Seventy years ago, a book appeared documenting one man’s 10-month exile, in 1935 and 1936, to the malaria-ridden province of Lucania. The author was Carlo Levi, and his “Cristo si è fermato a Eboli” (1945), translated into English as “Christ Stopped at Eboli” (1947), is a compellingly unclassifiable work . . . on the limits of human rationality. The book carries a timeless message, which no doubt explains why it has never gone out of print in Italy and the U.S.

Levi, a doctor-turned-painter born in 1902 into a prosperous assimilated Jewish family and raised in the cultured northern city of Turin, developed firmly rooted democratic convictions from an early age and felt it his duty to involve himself in politics after Mussolini assumed dictatorial powers. In the 1930s, he played an integral role in the clandestine Giustizia e Libertà organization that advocated the Duce’s overthrow and the creation of a republican democracy, which led to his arrest and exile.

When his confino ended in 1936, Levi emigrated to France. But in 1941 he returned to Italy, where he became a wanted man. In 1943 he hid out in a friend’s apartment in Florence. There he spent six months writing about his exile in Grassano and Aliano, two tiny Lucanian villages—work that culminated in “Christ Stopped at Eboli.”

Much of Levi’s memoir portrays the peasants of the two towns, who sought out Levi for his medical knowledge. He describes the lives of simple people who believed in irrational forces (such as demons and gnomes) and displayed a complete indifference to life beyond their “arid and lonely settlements, remote even from neighboring villages, and so backward and impoverished that…Christ never came to them; Christ stopped farther north, at Eboli.”

He sketches memorable portraits: the pig doctor, the town crier, the gravedigger, the village witches and, above all, the long-suffering peasants. And he also wryly ridicules Fascism as embodied in the town’s officious mayor: a statist “parasite,” whose main accomplishment was to build a massive public toilet used by no one except animals. Levi justifies the peasants’ disdain for authority, noting that for them the state consisted only of jailers, soldiers and policemen: “To the peasants ‘Rome’ was a name rather than a power; its authority had no real hold on them, and the regime was certainly uninterested in their fate.”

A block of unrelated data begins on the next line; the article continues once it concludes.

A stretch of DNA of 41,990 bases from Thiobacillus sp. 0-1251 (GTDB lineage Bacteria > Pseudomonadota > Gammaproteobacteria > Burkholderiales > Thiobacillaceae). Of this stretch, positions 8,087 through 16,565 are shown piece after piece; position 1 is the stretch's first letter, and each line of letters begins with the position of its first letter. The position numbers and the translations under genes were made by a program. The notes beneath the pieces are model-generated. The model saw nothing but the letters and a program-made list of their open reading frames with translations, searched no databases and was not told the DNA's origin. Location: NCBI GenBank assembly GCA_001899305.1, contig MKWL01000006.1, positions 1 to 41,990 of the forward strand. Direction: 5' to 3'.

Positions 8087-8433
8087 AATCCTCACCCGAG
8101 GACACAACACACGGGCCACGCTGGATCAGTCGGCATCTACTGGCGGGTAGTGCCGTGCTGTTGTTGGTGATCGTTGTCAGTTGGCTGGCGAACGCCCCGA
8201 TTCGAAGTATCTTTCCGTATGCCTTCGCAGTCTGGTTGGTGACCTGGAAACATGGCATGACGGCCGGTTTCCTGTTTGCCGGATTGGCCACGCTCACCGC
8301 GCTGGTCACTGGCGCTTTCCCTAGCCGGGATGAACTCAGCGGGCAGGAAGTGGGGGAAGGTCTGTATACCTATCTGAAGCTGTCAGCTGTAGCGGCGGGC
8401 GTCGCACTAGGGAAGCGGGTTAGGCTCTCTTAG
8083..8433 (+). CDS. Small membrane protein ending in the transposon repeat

Levi came to Lucania as an enlightened rationalist. But his experience there changed him. At the heart of Levi’s portrait is a strong critique of liberal progressivism: namely, of the belief that Fascism was the product of ignorance and that any problem brought before the bar of reason could be solved. Levi argued that an “eternal fascism” was embedded in each person’s soul and that Fascism had triumphed because of a widespread fear of taking responsibility and of individual self-determination, an innate human desire to stand with and not apart from the group. In this respect, Levi pointed to similarities between the supposedly “barbarous” Lucanian peasantry and Rome’s supposedly “civilized” Fascists.

The Lucanian peasants surrendered their individuality by believing in magic and mystical powers; Rome’s Fascists surrendered their individuality by believing in the power and beneficence of Il Duce and his absolutist state. Joining in collective worship of the state is, in its own way, as irrational as living “outside of time” in an animal-like collectivity, immersed in tribal rites and believing in witches. . . .

Italy and the world have obviously changed in the age of globalization. But human irrationality, humans’ reluctance to engage as responsible individuals rather than going with the collectivist flow of mass entertainment or mass political movements, continues unabated. Think, for example, of the recrudescence of anti-Semitism in European politics today. As Levi noted, there is “a Lucania in each of us” that we need to accept but be vigilant against."

Summing Up

The book tells a compelling story about individuals and our perceived helplessness and willingness to conform to group standards.

Our belief in government as the answer is the most dangerous issue confronting a free and prosperous future America.

The future is in each of our own hands.

That's my take.

Thanks. Bob.